Harassment Prevention Orders and Your Attorney-in-Fact

Following the 2015 Massachusetts Appeals Court decision in Petriello v. Indresano it is established law that your attorney-in-fact may seek a harassment prevention order under M.G.L. c. 258E. This result can prove to be a double edged sword in the context of elder abuse. This ruling in one sense champion’s elders rights as a legitimate tool for their selected attorney-in-fact to prevent legitimate harassment and/or abuse, but placed in the wrong hands can be utilized as a tool to exploit elders and isolate them from those who have their best interests at heart.

In Petriello v. Indresano the defendant’s argued that a power of attorney was not sufficient to provide standing to the attorney-in-fact to bring forward a harassment prevention order. While the Court did not hold that a power of attorney by default holds such power, it was held that the power of attorney executed contained sufficient language to provide standing to file an action under chapter 258E. The power of attorney contained the following language:

“Exercise or perform any act, power, duty, right or obligation whatsoever that [Petriello then had], or may hereafter acquire, relating to any person, matter, transaction, personal or real property, now owned or hereafter acquired…, to the same extent that [Petriello herself] might do if personally present.”

You may be familiar with a 209A order also known as an Abuse Prevention Order (Restraining Order) here in Massachusetts, but not Harassment Prevention Orders as they are fairly new. There are some key differences between the two, one being that a Harassment Prevention Order does not require a pre-existing relationship between the parties such as being a spouse. Moreover, Harassment Orders can be pursued under a broad set of circumstances where cruel, hostile, or vengeful acts are aimed at an individual, with the purpose of causing fear or intimidation. These actions must occur on at least three separate occasions.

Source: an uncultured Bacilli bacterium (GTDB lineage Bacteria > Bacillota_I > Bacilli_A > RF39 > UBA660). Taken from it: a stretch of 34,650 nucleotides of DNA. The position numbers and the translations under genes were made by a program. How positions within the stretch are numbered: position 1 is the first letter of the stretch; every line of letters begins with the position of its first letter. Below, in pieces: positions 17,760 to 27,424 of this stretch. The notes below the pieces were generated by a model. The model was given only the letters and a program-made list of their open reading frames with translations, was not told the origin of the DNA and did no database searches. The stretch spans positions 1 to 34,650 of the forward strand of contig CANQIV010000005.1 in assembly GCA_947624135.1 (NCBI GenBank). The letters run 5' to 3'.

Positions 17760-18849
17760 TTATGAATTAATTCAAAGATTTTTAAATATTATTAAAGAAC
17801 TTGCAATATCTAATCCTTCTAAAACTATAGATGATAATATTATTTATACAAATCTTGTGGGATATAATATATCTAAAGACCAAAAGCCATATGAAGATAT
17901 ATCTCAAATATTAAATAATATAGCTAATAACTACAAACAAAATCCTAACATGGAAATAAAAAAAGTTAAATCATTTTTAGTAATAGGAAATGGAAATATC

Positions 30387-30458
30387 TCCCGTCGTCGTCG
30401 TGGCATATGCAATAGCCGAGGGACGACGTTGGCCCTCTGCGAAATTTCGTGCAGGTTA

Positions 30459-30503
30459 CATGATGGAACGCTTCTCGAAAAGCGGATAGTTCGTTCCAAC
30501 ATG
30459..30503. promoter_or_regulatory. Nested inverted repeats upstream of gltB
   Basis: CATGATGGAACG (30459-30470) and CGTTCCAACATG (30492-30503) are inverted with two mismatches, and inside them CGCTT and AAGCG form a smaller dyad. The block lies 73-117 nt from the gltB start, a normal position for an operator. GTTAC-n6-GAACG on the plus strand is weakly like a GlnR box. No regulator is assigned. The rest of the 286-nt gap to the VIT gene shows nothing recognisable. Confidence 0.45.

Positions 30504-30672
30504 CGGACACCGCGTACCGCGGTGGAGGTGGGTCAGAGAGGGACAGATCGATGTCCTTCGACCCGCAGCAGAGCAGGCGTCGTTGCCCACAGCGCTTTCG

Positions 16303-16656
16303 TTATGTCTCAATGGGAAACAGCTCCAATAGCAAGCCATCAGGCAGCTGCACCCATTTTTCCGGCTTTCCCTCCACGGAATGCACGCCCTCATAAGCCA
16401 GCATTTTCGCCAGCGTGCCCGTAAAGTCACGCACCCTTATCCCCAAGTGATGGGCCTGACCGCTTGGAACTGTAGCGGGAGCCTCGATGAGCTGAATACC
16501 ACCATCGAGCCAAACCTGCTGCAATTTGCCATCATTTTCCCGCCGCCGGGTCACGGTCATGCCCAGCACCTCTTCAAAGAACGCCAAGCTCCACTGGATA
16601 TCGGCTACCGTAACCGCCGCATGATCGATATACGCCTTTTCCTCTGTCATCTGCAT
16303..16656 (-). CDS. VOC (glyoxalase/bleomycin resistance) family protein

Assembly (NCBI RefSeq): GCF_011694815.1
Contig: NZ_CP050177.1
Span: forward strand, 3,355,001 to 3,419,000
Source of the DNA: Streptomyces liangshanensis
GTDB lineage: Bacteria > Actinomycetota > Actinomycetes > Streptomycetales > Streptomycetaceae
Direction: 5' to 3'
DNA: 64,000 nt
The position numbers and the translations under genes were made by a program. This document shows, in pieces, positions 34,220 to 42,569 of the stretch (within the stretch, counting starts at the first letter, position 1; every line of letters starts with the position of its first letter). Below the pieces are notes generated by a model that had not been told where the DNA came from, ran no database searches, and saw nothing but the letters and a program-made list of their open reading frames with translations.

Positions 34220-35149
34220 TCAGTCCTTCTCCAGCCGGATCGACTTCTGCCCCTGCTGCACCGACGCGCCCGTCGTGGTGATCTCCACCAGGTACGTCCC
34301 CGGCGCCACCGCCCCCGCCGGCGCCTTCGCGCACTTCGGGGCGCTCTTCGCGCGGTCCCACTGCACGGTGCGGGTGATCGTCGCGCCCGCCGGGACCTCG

While the Court upheld the right of an attorney-in-fact to file a harassment prevention order, the Harassment Order itself was overturned in Petriello. The Court held that the record did not support a finding of three specific acts of harassment by the defendants. The Court only identified one act that was malicious in the record regarding false rumors, and it could not be attributed to anyone specifically. Ultimately, the Harassment order was not upheld. However, drawing from O’Brien v. Borowski the Court demonstrates that Petriello suffered from particularly weak facts and obtaining such an order does not require onerous fact finding.

“In the context of a civil order, the test is a subjective one; if all of the other elements are present, it is sufficient to show that the harassment actually caused fear, intimidation, or abuse to the plaintiff, even if a reasonable person in the plaintiff’s situation would not have been so affected.”

The O’Brien decision continues that, “it is the entire course of harassment, rather than each individual act, that must cause fear or intimidation.” Broad latitude is granted under c. 258E for a Judge to substantiate an order on. This is why I referred to such orders as a “double edged sword.”

Reports of elder abuse have climbed 37 percent in the last five years, and a driver behind these rising numbers is Massachusetts’ opioid crisis.  Adult children suffering from opioid addiction may find Social Security and pension checks all too alluring, making their elderly parents easy targets for financial abuse. The New England Journal of Medicine estimates 10 percent of elders suffer some form of abuse. Often, elders appoint their children as their attorney-in-fact, whom under normal circumstances would have nothing but the best intentions. However, in the throes of addiction desperate action can seem like the only choice.

After demonstrating the low threshold for Harassment Prevention Orders, it’s easy to see how escalating family disagreements can be construed to substantiate an order. In Petriello, the order was struck down by the Appeals Court; however it’s important to remember the order stood during litigation, a considerable amount of time. Moreover, the abused elder themselves may feel compelled to assist in substantiating false claims. If the elder relies on their attorney-in-fact for travel or assistance so they can remain in their home, they may be fearful not corroborating allegations could result in being placed in a nursing home.  Executing a Durable Power of Attorney is a serious matter, and deserves proper attention. If you have questions about executing a Durable Power of Attorney or Harassment Prevention Orders call (617) 876-1111 to speak with the attorneys at Frank V. Grimaldi, P.C.